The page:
The British Antarctic Survey (BAS) has been leading the UK's scientific research efforts in Antarctica for more than 60 years.
From research into geology, glaciology, marine biology and meterology to the study of local lakes and wildlife, the BAS' Antarctica team are expanding scientific knowledge in difficult conditions.
Although the organisation is based in Cambridge, some of its 400 staff can spend months at a time working and living in five research bases in Antarctica and nearby South Georgia.
Along with the bases, the organisation operates two ice-strengthened ships in the Southern Ocean - the RRS James Clark Ross and RRS Ernest Shackleton - as well as running five planes.
silicon.com spoke to BAS head of technology and engineering David Blake to find out how technology supports the organisation's operations and how the BAS overcomes the challenges of working on the icy continent.
Choosing the right IT for Antarctica
Blake's team is responsible for maintaining and developing facilities across the five BAS bases, including IT but also providing fuel and power, producing water and disposing of waste.
The Halley base presents the unique challenge of being located on the Brunt ice shelf, which is moving towards the sea at a rate of 400m per year and increases in height by 1.5m per year as snow builds up on its surface. To stop the buildings being swallowed up by ice they sit on stilts that can be extended to accommodate the changing ice level.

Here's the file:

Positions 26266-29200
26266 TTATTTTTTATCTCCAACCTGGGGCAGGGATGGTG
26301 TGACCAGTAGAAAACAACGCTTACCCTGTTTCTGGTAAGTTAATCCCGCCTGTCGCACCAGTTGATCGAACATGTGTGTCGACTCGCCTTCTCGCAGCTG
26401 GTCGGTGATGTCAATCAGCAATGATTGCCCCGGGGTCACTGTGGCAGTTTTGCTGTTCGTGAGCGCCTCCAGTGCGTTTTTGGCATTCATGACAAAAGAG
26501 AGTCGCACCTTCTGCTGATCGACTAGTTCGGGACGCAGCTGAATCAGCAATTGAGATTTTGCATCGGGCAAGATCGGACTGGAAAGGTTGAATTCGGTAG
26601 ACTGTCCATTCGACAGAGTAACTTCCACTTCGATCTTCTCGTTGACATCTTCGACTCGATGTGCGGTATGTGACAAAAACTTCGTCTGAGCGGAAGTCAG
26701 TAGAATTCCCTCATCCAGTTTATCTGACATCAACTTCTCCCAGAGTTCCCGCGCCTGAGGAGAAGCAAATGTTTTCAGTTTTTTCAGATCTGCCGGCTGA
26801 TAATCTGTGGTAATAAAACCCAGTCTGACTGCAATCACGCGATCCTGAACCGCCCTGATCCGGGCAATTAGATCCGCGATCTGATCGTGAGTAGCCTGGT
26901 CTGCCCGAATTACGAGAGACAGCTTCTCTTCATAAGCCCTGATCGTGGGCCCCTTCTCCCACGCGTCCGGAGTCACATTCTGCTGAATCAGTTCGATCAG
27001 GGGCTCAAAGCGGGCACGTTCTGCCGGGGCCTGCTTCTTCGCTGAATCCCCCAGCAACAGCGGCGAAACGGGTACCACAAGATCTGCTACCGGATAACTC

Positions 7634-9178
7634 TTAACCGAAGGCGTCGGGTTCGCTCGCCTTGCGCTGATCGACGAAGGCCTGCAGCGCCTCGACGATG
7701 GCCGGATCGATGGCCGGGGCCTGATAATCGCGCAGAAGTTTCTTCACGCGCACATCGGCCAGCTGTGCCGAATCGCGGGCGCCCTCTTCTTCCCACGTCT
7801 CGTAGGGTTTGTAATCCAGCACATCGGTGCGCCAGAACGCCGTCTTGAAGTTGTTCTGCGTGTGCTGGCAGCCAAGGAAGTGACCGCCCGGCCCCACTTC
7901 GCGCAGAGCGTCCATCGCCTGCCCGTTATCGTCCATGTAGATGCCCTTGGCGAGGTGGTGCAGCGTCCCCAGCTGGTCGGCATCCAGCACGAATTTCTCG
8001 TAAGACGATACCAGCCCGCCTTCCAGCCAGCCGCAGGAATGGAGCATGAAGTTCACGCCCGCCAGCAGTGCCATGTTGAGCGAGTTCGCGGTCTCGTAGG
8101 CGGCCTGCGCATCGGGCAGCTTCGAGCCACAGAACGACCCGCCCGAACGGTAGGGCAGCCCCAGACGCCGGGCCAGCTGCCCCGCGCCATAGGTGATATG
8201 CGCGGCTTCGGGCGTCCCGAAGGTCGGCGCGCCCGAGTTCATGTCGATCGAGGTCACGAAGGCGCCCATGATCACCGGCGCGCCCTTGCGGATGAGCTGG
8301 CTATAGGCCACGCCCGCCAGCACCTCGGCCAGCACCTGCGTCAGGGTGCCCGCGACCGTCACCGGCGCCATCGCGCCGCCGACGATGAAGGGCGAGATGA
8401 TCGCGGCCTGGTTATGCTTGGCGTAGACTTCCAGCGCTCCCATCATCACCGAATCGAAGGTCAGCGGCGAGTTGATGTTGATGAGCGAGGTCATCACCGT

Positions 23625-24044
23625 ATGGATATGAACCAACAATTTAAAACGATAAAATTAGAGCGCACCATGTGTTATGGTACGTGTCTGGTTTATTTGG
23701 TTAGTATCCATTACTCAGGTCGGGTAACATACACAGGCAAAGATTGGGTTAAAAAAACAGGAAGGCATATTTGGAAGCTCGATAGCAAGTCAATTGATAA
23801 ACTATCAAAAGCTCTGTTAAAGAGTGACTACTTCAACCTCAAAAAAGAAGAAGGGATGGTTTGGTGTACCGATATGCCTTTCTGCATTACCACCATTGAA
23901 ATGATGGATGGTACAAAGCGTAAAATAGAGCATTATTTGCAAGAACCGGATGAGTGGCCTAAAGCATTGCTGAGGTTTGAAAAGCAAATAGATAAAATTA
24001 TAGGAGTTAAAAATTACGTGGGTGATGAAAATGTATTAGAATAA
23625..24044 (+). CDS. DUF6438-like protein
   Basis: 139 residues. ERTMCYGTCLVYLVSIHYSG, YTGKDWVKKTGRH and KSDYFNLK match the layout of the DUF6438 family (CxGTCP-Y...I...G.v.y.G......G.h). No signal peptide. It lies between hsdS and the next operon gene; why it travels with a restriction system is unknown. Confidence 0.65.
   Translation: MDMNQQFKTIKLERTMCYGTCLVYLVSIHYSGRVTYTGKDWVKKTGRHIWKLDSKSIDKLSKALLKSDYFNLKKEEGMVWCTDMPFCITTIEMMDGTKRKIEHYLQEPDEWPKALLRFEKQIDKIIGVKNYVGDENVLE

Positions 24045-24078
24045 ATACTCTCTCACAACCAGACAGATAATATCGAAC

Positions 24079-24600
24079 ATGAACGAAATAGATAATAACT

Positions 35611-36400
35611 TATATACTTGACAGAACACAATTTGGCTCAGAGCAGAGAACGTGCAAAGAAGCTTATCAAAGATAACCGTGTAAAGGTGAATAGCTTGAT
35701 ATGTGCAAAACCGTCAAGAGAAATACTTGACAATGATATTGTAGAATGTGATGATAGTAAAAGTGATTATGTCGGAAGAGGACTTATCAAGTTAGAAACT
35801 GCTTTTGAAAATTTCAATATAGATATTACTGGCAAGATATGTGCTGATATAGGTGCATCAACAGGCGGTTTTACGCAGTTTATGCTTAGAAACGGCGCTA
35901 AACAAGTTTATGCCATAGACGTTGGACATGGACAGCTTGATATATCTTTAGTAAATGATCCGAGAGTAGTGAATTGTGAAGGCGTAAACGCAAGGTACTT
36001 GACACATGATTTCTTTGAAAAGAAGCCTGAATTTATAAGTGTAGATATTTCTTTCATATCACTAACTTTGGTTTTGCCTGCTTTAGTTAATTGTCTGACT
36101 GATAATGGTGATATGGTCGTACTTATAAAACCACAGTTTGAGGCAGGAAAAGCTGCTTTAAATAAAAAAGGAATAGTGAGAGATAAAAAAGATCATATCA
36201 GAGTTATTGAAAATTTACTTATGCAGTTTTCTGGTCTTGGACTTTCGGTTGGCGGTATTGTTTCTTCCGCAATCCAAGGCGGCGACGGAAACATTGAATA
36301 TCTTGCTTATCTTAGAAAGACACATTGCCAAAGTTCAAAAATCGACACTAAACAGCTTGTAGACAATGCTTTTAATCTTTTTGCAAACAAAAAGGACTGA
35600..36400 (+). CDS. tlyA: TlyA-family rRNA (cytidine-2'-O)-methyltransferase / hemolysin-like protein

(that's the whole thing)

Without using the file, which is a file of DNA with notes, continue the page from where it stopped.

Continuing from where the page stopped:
The British Antarctic Survey has five research bases in the region - including Halley, abovePhoto: British Antarctic Survey
Difficulties affecting the two ice-based facilities include high winds, snow drifts burying buildings, low humidity and high static fields, which can affect instrumentation.
Unsurprisingly, reliability is a key requirement for the BAS' technology, due to both the harsh environment and the lack of IT support on hand. On a base the size of Halley, which houses about 15 people, only one of those will be an IT specialist.
Consequently, standard PCs and off-the-shelf tech is the order of the day for the Antarctic scientists.
"Wherever we can, we buy things off the shelf - we haven't got the time, the people or the money to do anything special," Blake told silicon.com.
"We would try to use stuff that
we've used before which we actually know works in the field. We tend to know what works and what doesn't work - we try to keep to what we've used in the past," he added.
BAS needs to ensure the systems are consistent wherever they're located, so staff who work in different bases or in the Cambridge office can easily move between locations.
The two ice-strengthened ships operated by the BAS carry their own servers which record and process data related to oceanography and marine biologyPhoto: British Antarctic Survey
"The idea is that if you go into the Antarctic, then wherever you go you'll find the same PCs. We use primarily Viglen PCs - not so we support Alan Sugar but so that if somebody wants to maintain or look after them then we have the same kit wherever we go," Blake said.